First, write the comment into the first student’s work, as is explained above, and then save it to the Quick Parts gallery in Word. When you want to use it again, simply type out the first three letters of the comment, followed by “F3,” and the entire comment will appear.

This latter method can be faster for providing feedback than the separate Teaching Toolbox discussed above, as you don’t have to move between documents, but it also has its drawbacks. For one, there is very little organization to the Quick Part gallery, which will make a particular comment harder to find, especially when quite a few comments are accumulated. Plus, since the comments are saved in the actual Word software, they will not be available on any other computer. Moreover, if you upgrade to a newer version of Word, you will need to figure out how to migrate the comments over.

The Teaching Toolbox not only saves time, but allows for far more feedback than is likely when the feedback is being reproduced from scratch over time. We don’t like repeating ourselves and so we often skimp on feedback on common problems. By contrast, the Teaching Toolbox will grow over time as you encounter new resources or have new thoughts to add to a particular type of feedback. Students are now getting more and better feedback as you preserve and add to your best feedback.

Reference: Hattie, J. (2009). Visible learning. New York: Routledge.

John Orlando writes, consults, and teaches faculty how to use technology to improve learning. He is the editor of Online Classroom.

Excerpted from Online Learning 2.0: The Teaching Toolbox, Online Classroom, 14.5 (2014): 4-5. © Magna Publications. All rights reserved.

  • Jordan

    This advice looks like it comes from the right place, but it strikes me as ineffective. The "Teaching toolbox" may work for mistakes involving basic grammar and rote memorization; but even if those mistakes are highly annoying and need to be corrected, they are not the most important mistakes student make. I teach philosophy (in french), and if I was to explain common mistakes like that, I would devote a lot of time giving feedback about things that don't have much to do with my class. I want to give better feedback about the quality of their arguments, the originality of their idea and the clarity of their writing, not about how to spell (the french analogue of) their/there/they're.

    In my opinion, the Teaching toolbox you present is not really useful to give this type of feedback. I still need, every time, to explain why and how their particular argument is weak, why and how the definition they used is flawed, etc. So when it comes to giving substantial feedback on papers, it does not really help most teachers doing most of what they want (and should want) to do.

    Moreover, feedback is not always read in a manner that promotes learning, especially when the comments are accompanied by a score. Dylan Wiliam cites a couple of different studies where students getting written feedback with a score gets no more benefit than students getting no feedback and a score, and much less than students getting feedback without a score (Dylan Wiliam, Embedded formative assessment, p. 107-111). So unless those comments are given without a score, it's a lot of time spent for mostly nothing.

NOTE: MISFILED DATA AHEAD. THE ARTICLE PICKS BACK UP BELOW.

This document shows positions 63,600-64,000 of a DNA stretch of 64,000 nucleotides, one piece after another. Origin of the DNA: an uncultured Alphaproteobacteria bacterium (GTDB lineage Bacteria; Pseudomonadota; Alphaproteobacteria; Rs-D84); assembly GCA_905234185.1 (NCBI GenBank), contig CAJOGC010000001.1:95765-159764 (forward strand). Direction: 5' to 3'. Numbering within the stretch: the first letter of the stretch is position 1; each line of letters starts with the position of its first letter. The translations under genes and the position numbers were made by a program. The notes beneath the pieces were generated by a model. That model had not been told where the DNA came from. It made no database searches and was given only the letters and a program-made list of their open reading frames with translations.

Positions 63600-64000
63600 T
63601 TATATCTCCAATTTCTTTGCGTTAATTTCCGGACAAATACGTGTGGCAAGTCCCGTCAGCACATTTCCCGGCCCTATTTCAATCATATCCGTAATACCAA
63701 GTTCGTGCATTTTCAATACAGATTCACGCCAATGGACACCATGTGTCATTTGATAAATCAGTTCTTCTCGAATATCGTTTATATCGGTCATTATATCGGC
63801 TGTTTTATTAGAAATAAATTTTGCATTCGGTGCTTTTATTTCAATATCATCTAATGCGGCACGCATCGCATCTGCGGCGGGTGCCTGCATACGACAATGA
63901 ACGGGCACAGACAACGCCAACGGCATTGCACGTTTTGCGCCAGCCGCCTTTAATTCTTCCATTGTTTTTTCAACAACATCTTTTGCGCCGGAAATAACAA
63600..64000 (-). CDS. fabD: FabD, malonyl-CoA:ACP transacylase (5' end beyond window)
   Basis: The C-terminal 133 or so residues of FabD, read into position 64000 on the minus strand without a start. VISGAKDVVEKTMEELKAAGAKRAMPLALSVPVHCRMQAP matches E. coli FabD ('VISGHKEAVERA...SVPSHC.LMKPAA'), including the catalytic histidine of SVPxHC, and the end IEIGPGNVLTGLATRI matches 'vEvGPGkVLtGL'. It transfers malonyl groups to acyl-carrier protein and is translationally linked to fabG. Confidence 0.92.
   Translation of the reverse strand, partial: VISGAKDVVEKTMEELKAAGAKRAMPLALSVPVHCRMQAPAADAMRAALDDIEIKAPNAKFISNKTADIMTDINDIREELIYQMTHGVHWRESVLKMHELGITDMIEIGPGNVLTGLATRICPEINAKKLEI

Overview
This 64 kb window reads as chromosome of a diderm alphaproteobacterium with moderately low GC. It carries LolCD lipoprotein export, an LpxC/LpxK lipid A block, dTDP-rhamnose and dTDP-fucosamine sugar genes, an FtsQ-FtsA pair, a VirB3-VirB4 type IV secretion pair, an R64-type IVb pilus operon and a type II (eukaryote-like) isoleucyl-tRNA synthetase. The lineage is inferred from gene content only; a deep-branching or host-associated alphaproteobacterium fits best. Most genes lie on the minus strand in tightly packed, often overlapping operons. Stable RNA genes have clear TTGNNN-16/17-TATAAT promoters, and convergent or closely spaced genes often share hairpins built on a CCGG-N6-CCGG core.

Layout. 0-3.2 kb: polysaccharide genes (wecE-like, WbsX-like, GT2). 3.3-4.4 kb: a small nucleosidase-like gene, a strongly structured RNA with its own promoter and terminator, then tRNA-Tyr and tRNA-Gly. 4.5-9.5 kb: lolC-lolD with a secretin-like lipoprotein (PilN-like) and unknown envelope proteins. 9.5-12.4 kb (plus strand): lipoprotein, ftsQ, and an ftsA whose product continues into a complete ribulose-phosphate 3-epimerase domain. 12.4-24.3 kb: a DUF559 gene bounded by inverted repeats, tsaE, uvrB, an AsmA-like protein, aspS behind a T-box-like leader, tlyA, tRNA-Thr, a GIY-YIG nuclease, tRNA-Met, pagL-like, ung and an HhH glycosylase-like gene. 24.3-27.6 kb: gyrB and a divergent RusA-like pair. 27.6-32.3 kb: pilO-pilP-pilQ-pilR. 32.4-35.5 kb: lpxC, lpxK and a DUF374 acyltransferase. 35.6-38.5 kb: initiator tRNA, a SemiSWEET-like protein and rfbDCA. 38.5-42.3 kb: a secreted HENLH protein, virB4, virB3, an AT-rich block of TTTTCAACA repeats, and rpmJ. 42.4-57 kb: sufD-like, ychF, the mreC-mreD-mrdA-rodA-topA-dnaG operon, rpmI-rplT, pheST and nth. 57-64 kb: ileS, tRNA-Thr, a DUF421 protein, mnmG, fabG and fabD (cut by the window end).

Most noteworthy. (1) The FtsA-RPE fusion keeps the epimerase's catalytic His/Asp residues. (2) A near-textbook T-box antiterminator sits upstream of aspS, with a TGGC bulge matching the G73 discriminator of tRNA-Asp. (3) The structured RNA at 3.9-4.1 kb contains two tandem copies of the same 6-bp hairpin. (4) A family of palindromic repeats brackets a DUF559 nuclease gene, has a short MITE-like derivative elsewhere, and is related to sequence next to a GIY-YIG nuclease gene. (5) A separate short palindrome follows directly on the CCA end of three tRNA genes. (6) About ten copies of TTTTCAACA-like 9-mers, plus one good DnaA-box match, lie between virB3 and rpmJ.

Wiliam also stress the fact that effective feedback needs to be focused, and that giving a lot of feedback about a lot of different things is couterproductive (p. 130; my guess is that a lot of feedback is overwhelming and discouraging, and so the students accept their mediocrity instead of trying to get better). So not only giving a lot of information about spelling and basic grammatical mistakes takes time and is aimed at stuff that is not the main objective of the class, is actually hinders our capacity to make good, pertinent feedback sticks.

  • Linda Aragoni

    I'm going to come down between Jordan and John on this.

    I primarily teach first year composition. Many first year students are too nervous to make sense of anything the first couple weeks. I keep a stack of answers to common problems, including copies of paragraphs from my syllabus in, a Shortkeys file. When I need one of them, I type the code and ShortKeys replaces it with my stored text in the destination font, so it looks written to order. When we get further along, I have other responses that I know from experience I'm going to say 87 times a week saved in ShortKeys. Most of these items are not feedback on writing, but responses to questions that students need to get on with their work. The ShortKeys keep me from getting too frazzled by repeated questions about things that have marginal relevance to writing.

    When I grade, I try to leave students with two key ideas. One is advice that will make a difference on the student's next paper (read the directions, turn it in on time, etc.) The other is something the student should focus on in subsequent papers until they master that concept or skill because it is the thing that's going to keep them from becoming better writers. For example, many students have huge problems getting started because they try to make their first draft perfect before they've even decided what to write about. I would write a personal note about that and follow up orally with the student